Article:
This book review could probably be summed up in one sentence: After reading Liar’s Poker I immediately went to my Amazon account and purchased 5 more Michael Lewis books! I thought that this insider’s account of life on Wall Street was absolutely fascinating. It pretty much confirmed all the negative stereotypes that “Main Street” has come to believe about the financial sector. This IS NOT a how-to, or personal finance book, instead it is the no-holds-barred story through the eyes of a very bright young man as he tried to navigate the choppy waters of the business world at Salomon Brothers investment firm.
Ever Wonder What Really Happens On Wall Street?
Michael Lewis wrote this book back in 1990 before he wrote some of his other bestsellers that you might be familiar with such as Moneyball and The Big Short. It basically is a tell-all about what he seen on Wall Street as he went through the interview process, the ridiculous training marathon, and finally as a working stiff. What immediately draws you into Lewis’ world is how honest he is, especially about his own faults. His admission that he was a Art History major who really knew nothing about bonds, mortgages, stocks, or any other financial investments really makes you wonder who is at the controls in these major companies. He reveals that when he began in Wall Street he sold millions of dollars worth of financial products everyday without really having a clue what it all meant. Lewis is also candid about his motivations for doing this (money was by far the major influence, surprise, surprise).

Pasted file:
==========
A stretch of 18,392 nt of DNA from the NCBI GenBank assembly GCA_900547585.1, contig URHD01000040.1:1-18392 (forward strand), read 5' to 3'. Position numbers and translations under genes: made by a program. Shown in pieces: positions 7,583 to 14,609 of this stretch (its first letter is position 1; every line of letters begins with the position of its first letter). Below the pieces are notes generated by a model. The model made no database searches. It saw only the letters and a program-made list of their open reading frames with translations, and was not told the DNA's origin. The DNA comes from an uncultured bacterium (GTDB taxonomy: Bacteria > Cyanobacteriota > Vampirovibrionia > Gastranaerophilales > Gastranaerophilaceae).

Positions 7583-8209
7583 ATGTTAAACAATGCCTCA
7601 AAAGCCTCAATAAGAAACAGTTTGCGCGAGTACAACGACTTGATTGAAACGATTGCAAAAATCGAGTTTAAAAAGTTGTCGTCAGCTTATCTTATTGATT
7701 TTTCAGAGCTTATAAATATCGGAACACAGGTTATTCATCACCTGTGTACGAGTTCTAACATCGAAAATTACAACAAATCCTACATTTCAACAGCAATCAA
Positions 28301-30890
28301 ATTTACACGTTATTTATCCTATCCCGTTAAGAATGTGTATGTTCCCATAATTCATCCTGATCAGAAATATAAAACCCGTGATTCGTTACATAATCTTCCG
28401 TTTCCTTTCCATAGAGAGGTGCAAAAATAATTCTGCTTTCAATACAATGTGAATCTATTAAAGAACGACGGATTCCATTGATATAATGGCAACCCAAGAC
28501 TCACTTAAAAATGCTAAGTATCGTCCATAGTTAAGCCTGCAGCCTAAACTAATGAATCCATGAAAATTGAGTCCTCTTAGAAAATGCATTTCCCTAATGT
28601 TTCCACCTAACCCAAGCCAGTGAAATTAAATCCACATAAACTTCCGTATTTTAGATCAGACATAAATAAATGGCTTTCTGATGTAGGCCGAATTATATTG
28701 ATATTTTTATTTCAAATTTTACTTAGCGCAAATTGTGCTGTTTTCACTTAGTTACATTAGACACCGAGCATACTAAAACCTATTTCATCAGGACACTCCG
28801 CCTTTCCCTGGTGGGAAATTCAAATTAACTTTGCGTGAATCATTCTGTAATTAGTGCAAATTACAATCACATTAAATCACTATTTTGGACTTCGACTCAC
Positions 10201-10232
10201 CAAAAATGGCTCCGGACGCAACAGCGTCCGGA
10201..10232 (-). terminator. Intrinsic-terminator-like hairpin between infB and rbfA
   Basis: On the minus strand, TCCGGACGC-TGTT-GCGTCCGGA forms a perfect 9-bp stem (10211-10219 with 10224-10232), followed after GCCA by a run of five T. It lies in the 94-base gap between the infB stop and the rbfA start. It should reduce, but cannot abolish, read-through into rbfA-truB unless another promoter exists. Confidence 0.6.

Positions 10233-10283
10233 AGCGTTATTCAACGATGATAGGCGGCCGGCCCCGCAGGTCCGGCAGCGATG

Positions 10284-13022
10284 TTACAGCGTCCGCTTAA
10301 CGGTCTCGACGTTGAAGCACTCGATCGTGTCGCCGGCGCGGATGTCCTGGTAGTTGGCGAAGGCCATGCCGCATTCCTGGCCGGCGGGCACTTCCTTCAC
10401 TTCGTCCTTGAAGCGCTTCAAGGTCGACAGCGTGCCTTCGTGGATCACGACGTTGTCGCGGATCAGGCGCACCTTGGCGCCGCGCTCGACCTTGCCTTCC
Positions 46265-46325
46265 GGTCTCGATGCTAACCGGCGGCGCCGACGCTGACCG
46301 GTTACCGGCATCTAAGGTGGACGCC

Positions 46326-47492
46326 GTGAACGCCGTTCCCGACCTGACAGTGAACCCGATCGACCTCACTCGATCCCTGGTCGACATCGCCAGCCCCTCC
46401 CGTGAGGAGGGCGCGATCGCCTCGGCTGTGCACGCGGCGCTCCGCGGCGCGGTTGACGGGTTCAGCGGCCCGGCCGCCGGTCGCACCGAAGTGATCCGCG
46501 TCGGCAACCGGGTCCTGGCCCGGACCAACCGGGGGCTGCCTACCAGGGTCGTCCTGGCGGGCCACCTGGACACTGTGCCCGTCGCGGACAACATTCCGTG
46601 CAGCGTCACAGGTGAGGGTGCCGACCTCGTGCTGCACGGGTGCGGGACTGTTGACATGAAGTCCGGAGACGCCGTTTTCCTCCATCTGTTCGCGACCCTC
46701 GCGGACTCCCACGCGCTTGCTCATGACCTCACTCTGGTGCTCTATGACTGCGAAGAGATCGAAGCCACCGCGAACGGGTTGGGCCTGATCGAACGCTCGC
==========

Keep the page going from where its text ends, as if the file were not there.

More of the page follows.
I won’t go into too much detail, but Lewis gives some brilliant insights into the Alpha-male-dominated world of big investment firms, and the extremely odd and intriguing culture that still exists today. If you’re familiar with the current financial climate you will probably be amazed that the very systematic problems that Lewis comments on in 1990 (before a decade that broke investing records of many kinds) were what eventually blew the whole house of cards over almost two decades later. He explains exactly how all this crazy mortgage debt got started, and just how outlandish the whole process became.
Liar’s Poker – A Card Game For Sharks
The book is called Liar’s Poker after a game that the bond traders at Salomon Brothers used to play. I’m still not sure I get the intricacies of the game, but the gist of it is that it relies on a players’ ability to bluff big and read their opponents’ expressions/actions/psyche. Lewis basically admits that this is the core of the financial system – big bluffs, and good poker psychology – as opposed to financial statements and balance sheets. It’s a truly exhilarating, terrifying, and above all else interesting read if you’ve ever wondered about the real people on Wall Street (behind all the Hollywood portrayals). It really makes you wonder who is handling your money if your involved in any mutual funds.